Marianne Mueller
Registered user
Professorville
on May 7, 2021 at 2:03 pm
Marianne Mueller, Professorville
Registered user
on May 7, 2021 at 2:03 pm

Is Palo Alto eligible for any of the funds in Biden’s rescue act?


Barron Parker Too
Registered user
Barron Park
on May 7, 2021 at 2:21 pm
Barron Parker Too, Barron Park
Registered user
on May 7, 2021 at 2:21 pm

You might have asked: how does the pension situation relate to transfers of money from Palo Alto Utilities to the general fund?

The city has for many years been over-charging on utilities and using the excess to reduce the city budget deficit. That deficit is structural and unsustainable -- and due to the pension liabilities.

The underlying problem is those pension liabilities. It becomes much more visible and acute if the transfers from PA Utilities are prevented. I don't have an opinion on the legality of the transfers, but the availability of those excess funds for general expenses has allowed us to dig ourselves deeper into the pension debt hole that we are in.


chris
Registered user
University South
on May 7, 2021 at 9:56 pm
chris, University South
Registered user
on May 7, 2021 at 9:56 pm

Marianne,

Palo Alto is expected to get $12.5M in Biden money.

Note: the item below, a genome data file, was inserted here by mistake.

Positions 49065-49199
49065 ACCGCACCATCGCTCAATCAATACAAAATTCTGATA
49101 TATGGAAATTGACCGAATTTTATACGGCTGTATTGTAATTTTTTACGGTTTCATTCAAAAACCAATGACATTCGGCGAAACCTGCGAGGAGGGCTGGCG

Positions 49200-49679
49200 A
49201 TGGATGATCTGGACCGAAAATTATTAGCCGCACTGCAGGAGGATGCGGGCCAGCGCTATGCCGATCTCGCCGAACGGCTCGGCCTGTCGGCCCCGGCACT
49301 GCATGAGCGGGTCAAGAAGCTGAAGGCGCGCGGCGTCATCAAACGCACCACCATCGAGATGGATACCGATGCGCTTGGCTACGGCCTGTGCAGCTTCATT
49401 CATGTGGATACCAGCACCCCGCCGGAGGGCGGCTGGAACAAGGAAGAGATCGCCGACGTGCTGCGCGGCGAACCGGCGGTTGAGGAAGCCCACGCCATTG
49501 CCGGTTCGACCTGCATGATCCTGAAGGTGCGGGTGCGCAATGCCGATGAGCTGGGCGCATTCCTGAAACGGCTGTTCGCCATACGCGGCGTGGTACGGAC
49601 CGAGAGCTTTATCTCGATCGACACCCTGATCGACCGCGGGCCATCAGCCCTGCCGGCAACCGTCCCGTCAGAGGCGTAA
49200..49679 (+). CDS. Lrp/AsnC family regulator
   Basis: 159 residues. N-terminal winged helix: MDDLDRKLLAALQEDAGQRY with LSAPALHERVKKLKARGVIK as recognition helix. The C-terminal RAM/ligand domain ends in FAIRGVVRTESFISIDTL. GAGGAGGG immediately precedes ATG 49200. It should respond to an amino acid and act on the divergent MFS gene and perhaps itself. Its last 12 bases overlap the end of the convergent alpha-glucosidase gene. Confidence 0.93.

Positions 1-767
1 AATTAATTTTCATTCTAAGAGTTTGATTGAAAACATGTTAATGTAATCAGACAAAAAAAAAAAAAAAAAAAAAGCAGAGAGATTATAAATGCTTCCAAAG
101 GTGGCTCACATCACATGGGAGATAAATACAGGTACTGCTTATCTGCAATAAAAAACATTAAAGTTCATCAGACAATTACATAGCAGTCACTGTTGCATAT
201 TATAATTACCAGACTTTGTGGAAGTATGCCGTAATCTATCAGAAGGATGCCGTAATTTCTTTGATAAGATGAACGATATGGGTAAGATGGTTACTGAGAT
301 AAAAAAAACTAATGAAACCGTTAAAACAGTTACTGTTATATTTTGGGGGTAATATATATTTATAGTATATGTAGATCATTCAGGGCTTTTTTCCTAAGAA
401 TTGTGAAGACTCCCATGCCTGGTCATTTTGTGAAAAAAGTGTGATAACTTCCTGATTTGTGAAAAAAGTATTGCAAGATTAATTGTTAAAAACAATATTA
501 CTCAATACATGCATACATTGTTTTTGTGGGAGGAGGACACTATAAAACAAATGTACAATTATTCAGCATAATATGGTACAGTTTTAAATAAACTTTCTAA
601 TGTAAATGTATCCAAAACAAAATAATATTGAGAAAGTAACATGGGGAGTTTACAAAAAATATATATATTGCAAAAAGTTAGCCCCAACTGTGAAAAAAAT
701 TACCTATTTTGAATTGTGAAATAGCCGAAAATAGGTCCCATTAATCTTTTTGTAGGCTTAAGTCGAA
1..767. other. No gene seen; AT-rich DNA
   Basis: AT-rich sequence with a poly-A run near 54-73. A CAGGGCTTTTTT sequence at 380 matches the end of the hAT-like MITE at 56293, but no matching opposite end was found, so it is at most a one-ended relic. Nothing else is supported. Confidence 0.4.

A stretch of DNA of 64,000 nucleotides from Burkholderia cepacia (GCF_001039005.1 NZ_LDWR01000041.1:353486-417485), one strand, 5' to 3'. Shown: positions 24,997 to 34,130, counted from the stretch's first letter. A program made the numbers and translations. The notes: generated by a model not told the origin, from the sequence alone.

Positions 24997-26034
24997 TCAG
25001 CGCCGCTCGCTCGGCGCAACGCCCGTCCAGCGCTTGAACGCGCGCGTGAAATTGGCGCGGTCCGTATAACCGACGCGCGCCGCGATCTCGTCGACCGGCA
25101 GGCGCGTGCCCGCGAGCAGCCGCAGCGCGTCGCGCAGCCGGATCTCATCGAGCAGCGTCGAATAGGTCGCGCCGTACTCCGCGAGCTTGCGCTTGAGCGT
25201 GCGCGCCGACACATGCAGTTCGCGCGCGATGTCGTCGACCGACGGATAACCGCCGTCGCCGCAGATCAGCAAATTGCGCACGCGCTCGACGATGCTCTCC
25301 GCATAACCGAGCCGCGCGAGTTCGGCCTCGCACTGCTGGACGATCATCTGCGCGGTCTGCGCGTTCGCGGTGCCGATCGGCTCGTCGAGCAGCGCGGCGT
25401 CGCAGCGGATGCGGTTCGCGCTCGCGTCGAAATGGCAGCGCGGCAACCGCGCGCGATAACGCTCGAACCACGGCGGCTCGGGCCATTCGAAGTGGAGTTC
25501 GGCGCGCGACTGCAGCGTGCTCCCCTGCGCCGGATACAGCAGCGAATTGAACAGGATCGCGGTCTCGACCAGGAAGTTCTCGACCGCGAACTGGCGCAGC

The council will debate how much to spend in each of the two years.


Palo Alto native
Registered user
Old Palo Alto
on May 8, 2021 at 8:47 pm
Palo Alto native, Old Palo Alto
Registered user
on May 8, 2021 at 8:47 pm

Thank you Miriam Green for this lawsuit. . I was wondering after all these increases of water utilities and gas why they just kept going up every two years. I thought that because the city runs their own utility company that historically we were supposed to have lower rates. Well maybe they did 15 years ago but the last but the last 8 to 10 years they’ve just been going up and up and up. I don’t agree with many of the expenditures that our city spends on so many different things. They always seem to have money and get matching grants for so many different programs, but not necessarily in the best interest of running a fiscally sound city. It’s time to look at how Mountain View and other wwell run cities balance their budgets and stop raiding the utility company which is supposed to have lower rates than all the other cities nearby that do not have city run utilities. Can we start lowering utility rates to their actual TRUE cost? Also, our pension woes need a strong hand to change what has been going on for years!


Annette
Registered user
College Terrace
on May 9, 2021 at 1:51 pm
Annette, College Terrace
Registered user
on May 9, 2021 at 1:51 pm

Thank you, Baron Parker Too for pointing out the pension elephant
that has been in the room for at least the last 10 years.